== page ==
When a rescuer clambered in through the window, the desperate babushka moaned, "Oh, archangel!"

It turned out that the woman, who was on crutches, had been locked in by her daughter, who visited her only once every three days to bring her food.

Another time, officials at a St. Petersburg mental asylum called the service when a stray cat climbed a tree and kept meowing loudly. "They said the cat's meows were agitating the most impulsive patients," rescuer Leonid Binkovsky said. "So we gave them a hand and brought the cat down from the tree."

One of the more unpleasant jobs the rescue service has to perform is recovering the corpses of drowned people, a chore that gives rise to some black humor. "My favorite drowned men wear jeans fastened with a good-quality belt," Mamayev said.

If the corpses have been in the water for a long time and have started to decompose or if they have no clothes on them, they are harder to recover, rescuers said.

Another common job is helping victims of automobile accidents. In these scenarios, Demyanov said, rescuers are often hampered by members of the public who make the mistake of trying to help people in serious car crashes themselves. "If a person is trapped in the car and has neck or spinal injuries, people who try to pull him out of the car may kill him or make his injuries even more severe," he said. "Instead of moving the injured person, they should try to support him. That's why, before we extract a road-crash victim, we first take the vehicle apart around him."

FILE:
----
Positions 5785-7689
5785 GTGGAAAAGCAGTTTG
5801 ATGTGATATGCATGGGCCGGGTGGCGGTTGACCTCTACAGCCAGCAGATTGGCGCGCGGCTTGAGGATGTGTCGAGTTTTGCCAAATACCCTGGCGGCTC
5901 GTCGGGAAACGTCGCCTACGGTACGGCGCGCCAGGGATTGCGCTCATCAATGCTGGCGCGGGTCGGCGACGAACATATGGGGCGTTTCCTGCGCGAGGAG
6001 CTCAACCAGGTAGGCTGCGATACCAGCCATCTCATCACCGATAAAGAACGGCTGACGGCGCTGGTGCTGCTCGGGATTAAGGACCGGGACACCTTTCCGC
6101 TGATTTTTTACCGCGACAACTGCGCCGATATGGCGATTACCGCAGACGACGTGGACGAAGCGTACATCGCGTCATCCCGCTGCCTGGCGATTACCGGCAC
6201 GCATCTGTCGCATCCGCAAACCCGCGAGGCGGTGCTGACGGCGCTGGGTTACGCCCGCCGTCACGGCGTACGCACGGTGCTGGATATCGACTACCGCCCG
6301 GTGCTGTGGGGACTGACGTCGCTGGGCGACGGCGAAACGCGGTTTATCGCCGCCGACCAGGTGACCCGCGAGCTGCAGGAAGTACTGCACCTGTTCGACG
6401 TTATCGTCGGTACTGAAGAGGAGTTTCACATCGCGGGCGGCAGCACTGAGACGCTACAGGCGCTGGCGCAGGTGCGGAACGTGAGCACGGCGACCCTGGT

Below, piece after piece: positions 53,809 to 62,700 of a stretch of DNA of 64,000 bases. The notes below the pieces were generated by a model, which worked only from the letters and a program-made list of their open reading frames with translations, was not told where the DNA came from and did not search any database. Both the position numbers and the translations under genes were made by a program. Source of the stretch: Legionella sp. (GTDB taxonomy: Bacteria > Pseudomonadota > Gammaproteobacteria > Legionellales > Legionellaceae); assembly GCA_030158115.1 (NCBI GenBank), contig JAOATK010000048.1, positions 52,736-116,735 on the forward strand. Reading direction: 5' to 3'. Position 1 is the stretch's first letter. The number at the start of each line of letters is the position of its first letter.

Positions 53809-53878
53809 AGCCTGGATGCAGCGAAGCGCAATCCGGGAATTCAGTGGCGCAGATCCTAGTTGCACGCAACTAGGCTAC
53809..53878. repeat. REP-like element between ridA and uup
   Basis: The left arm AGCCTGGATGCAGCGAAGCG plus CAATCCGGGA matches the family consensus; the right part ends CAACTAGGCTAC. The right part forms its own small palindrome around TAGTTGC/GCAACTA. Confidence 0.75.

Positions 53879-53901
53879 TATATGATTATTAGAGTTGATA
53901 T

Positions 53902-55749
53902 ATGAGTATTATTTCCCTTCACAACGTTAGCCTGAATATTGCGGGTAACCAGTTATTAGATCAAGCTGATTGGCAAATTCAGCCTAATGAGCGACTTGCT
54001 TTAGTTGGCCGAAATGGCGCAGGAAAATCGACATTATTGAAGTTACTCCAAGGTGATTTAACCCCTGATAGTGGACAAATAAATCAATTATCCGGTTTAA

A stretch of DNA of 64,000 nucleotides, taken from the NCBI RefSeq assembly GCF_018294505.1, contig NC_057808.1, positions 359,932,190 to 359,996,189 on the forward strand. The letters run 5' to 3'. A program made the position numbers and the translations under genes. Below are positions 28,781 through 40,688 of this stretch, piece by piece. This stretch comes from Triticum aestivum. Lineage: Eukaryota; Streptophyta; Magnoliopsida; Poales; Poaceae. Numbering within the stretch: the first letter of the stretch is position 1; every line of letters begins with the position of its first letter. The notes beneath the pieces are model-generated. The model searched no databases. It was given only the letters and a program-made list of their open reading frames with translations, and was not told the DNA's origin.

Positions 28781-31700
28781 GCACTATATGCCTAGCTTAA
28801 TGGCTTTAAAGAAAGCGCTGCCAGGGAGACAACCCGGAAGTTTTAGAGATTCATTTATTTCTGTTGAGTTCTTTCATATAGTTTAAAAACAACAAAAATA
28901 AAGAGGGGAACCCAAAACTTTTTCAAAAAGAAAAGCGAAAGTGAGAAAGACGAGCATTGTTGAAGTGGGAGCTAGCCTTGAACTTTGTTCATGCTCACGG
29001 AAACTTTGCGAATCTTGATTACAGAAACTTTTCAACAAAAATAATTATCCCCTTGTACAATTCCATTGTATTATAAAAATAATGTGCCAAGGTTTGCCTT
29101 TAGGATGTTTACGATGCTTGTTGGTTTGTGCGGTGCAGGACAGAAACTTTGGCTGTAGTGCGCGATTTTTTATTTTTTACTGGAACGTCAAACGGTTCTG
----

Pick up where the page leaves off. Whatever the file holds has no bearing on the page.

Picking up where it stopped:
The rescuers said that, on average, they receive three to five calls a day. In most cases they can help, but they complained that the service has only 15 percent of the equipment it needs.

For example, even though they work with population groups that are likely to be carrying infectious diseases, the rescuers are not vaccinated against hepatitis and do not even have rubber gloves.

"We don't have breathing equipment, wetsuits for underwater work or a big rescue crane," Sysoyev said. "Even worse, we have only one emergency vehicle. First of all, one car is not enough for this big of a city. Second, it will wear out quickly."

The St. Petersburg Emergency Rescue Service is run by the city's civil defense and emergency situations department. While the Northwest Federal District's emergency service is financed from the federal budget, the St. Petersburg team is paid for by the city budget, from which it receives paltry sums.

"It seems the city administration doesn't quite realize that St. Petersburg needs a very strong emergency service because the city's older buildings and infrastructure are getting worse by the day," Sysoyev said.

He said St. Petersburg needs at least five rescue teams located in different parts of the city or, at the very least, one more team on the north bank of the Neva.

"In an emergency, speed is the most important thing," Sysoyev said. "But sometimes it takes us about 40 minutes to get to the spot because of the distance and traffic jams."

As rescuers embarked on a recent assignment, however, traffic jams did not seem to slow their progress too much.

Khopyorsky switched on a siren and drove against opposing traffic as cars hurriedly swerved out of the way.

"Our enemies are the drivers of old, Russian-made cars," Khopyorsky said. "It seems they don't care about the condition of their cars anymore and may not give way.

"The most helpful drivers are those of posh, foreign-made cars," he said.

As the service's Gazel van made its way to the site of the emergency, the team put on rescue gear and helmets. They seemed to enjoy the buzz.

"We work here mostly because we like this line of work. It's not for the money," Binkovsky said. The rescuers earn $130 a month.